Most commentators when asked about Mickelson this week would probably say the same thing – good old Phil, spraying the ball all over the course but still able to make unlikely pars and birdies, negotiating gaps that nobody else could even imagine and holing out from all over the place to finish T7. Yes, it is the magic of Phil, but there was a side to him on show that I previously would have overlooked but this week was just plain annoying. That three hole stretch on Saturday, when twenty minutes or more in total were spent looking for balls, consulting with officials and almost inventing new rules, was infuriating to watch. Professionals should always use the rules to their advantage when it is reasonable, but rules officials bowing to the word of Phil and his refusal to accept penalty, distracting playing partners to the detriment of their own rounds in the process, was not enjoyable viewing, even if he was technically breaking no rules and showing his experience. Other incidents compounded the assessment. The playing of a shot to greenside with the group ahead still on the green and the “so-what-I-am-Phil” attitude. On the 18th green on Sunday, as the local crowd who were quite obviously vehemently behind the efforts of Jon Rahm and wished to give him a prolonged ovation after he holed out, caddie Bones holding an obnoxious hand in the air to say “quiet please Phil is is here”. Too bad Bones and too bad Phil, wait your turn and let Mexico support its man for another few seconds. I also had a slight concern with the caddie situation on Friday. As was pointed out continuously in coverage, Phil’s brother Tim Mickelson is Jon Rahm’s manager. When Bones had to retire early on Friday, Tim stepped in as replacement caddie to Phil. In most other sports there are rules preventing such conflict of competitive interest. How could Tim Mickelson conceivably influence the contest such that it would benefit Jon Rahm you might be asking? Theoretically it is a a far-fetched likelihood, but it is not inconceivable even in accidental terms. On Sunday Rahm and Mickelson were grouped together. Would it have been okay then? Maybe so. This entire passage could sound like I am questioning the honour of the Mickelsons. I am not at all, but what I am questioning is small print within the code of competition.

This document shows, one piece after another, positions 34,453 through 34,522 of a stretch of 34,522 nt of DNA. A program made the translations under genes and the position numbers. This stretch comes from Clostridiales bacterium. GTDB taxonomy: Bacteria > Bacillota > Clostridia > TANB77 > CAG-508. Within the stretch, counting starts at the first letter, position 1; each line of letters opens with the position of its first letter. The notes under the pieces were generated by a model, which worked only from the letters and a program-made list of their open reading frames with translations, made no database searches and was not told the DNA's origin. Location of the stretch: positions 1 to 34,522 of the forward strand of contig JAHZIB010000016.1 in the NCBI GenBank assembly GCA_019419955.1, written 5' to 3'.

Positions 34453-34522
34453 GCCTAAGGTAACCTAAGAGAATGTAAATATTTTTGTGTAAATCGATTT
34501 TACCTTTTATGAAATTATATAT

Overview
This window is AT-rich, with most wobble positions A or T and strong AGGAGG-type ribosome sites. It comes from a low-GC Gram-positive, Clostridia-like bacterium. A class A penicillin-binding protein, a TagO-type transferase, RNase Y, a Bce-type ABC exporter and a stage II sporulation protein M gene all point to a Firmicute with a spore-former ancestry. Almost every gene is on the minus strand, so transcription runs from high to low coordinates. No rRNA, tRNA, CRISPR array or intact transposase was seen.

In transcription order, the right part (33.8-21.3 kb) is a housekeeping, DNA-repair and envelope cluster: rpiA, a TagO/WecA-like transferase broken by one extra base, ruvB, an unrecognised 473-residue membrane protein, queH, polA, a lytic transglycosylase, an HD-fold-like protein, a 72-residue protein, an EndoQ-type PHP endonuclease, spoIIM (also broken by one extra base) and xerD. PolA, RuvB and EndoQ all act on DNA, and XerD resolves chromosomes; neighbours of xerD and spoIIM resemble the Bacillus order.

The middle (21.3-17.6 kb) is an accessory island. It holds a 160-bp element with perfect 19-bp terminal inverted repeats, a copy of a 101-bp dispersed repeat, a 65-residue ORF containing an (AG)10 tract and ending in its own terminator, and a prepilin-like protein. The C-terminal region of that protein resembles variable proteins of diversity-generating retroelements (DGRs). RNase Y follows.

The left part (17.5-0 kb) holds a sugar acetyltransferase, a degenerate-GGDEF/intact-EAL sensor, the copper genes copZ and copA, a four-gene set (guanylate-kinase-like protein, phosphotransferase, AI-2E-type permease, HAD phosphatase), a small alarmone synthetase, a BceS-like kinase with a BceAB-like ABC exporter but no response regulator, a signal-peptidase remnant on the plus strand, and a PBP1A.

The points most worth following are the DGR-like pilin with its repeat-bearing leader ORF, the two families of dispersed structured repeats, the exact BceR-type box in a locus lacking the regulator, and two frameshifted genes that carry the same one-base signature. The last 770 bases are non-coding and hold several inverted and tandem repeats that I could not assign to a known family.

Scrambler Pick – The Valspar Championship: This section is in danger of becoming more and more pointless as the weeks roll by and at this stage I would not expect anyone to back my tips for an each way return. Louis Oosthuizen, in hindsight probably weary from a crazy schedule of air miles in recent weeks, never got going and returned a sluggish T48 in a field of 76 players. I am not looking to call the winner necessarily, but I am looking for some value from a little bit deeper in the field every week. This week the Tour returns to Florida and the horribly named “Snake Pit” of Innisbrook’s Copperhead course. I am putting my house on Ollie Schneiderjans at 80/1. I will not bother explaining why, other than pointing to three top-tens so far this season, including at Torrey Pines and Riviera. Go Ollie!

Fowler Sunday KO in Rickie / Hatton Honda Bout

26 February 2017
PGA Tour